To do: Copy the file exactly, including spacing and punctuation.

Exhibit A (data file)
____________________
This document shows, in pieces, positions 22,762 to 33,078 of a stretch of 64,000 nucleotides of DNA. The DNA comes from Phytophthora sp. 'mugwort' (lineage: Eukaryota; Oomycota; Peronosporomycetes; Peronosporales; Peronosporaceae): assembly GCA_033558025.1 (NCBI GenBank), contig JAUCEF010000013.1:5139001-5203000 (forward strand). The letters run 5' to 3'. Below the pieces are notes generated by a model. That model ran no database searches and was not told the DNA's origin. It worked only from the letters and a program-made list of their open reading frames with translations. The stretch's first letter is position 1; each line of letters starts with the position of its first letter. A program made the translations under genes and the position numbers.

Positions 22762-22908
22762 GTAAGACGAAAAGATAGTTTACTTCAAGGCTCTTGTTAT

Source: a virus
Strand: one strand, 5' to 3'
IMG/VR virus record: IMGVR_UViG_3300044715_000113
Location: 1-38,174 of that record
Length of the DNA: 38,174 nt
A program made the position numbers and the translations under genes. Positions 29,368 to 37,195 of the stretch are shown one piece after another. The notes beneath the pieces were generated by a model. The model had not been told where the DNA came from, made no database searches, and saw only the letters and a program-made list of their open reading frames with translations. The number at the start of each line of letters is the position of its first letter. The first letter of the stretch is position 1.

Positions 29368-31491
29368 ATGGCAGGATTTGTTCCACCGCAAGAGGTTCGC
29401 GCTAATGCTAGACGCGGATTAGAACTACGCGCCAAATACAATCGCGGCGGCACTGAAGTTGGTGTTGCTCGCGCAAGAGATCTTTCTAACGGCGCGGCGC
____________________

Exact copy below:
This document shows, in pieces, positions 22,762 to 33,078 of a stretch of 64,000 nucleotides of DNA. The DNA comes from Phytophthora sp. 'mugwort' (lineage: Eukaryota; Oomycota; Peronosporomycetes; Peronosporales; Peronosporaceae): assembly GCA_033558025.1 (NCBI GenBank), contig JAUCEF010000013.1:5139001-5203000 (forward strand). The letters run 5' to 3'. Below the pieces are notes generated by a model. That model ran no database searches and was not told the DNA's origin. It worked only from the letters and a program-made list of their open reading frames with translations. The stretch's first letter is position 1; each line of letters starts with the position of its first letter. A program made the translations under genes and the position numbers.

Positions 22762-22908
22762 GTAAGACGAAAAGATAGTTTACTTCAAGGCTCTTGTTAT

Source: a virus
Strand: one strand, 5' to 3'
IMG/VR virus record: IMGVR_UViG_3300044715_000113
Location: 1-38,174 of that record
Length of the DNA: 38,174 nt
A program made the position numbers and the translations under genes. Positions 29,368 to 37,195 of the stretch are shown one piece after another. The notes beneath the pieces were generated by a model. The model had not been told where the DNA came from, made no database searches, and saw only the letters and a program-made list of their open reading frames with translations. The number at the start of each line of letters is the position of its first letter. The first letter of the stretch is position 1.

Positions 29368-31491
29368 ATGGCAGGATTTGTTCCACCGCAAGAGGTTCGC
29401 GCTAATGCTAGACGCGGATTAGAACTACGCGCCAAATACAATCGCGGCGGCACTGAAGTTGGTGTTGCTCGCGCAAGAGATCTTTCTAACGGCGCGGCGC